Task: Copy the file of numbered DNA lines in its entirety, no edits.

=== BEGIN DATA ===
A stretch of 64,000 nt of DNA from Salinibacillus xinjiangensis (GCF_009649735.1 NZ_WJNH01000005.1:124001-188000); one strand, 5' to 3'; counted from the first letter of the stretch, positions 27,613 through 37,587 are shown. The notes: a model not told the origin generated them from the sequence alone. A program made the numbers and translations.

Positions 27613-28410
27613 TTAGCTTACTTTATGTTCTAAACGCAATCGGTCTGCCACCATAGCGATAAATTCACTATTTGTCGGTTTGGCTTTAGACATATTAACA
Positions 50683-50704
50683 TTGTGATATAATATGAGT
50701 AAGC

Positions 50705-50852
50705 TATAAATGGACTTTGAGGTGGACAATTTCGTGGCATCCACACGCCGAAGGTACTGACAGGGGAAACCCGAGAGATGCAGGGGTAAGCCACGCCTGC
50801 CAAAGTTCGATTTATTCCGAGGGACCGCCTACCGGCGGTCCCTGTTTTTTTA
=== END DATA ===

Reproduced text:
A stretch of 64,000 nt of DNA from Salinibacillus xinjiangensis (GCF_009649735.1 NZ_WJNH01000005.1:124001-188000); one strand, 5' to 3'; counted from the first letter of the stretch, positions 27,613 through 37,587 are shown. The notes: a model not told the origin generated them from the sequence alone. A program made the numbers and translations.

Positions 27613-28410
27613 TTAGCTTACTTTATGTTCTAAACGCAATCGGTCTGCCACCATAGCGATAAATTCACTATTTGTCGGTTTGGCTTTAGACATATTAACA
Positions 50683-50704
50683 TTGTGATATAATATGAGT
50701 AAGC

Positions 50705-50852
50705 TATAAATGGACTTTGAGGTGGACAATTTCGTGGCATCCACACGCCGAAGGTACTGACAGGGGAAACCCGAGAGATGCAGGGGTAAGCCACGCCTGC
50801 CAAAGTTCGATTTATTCCGAGGGACCGCCTACCGGCGGTCCCTGTTTTTTTA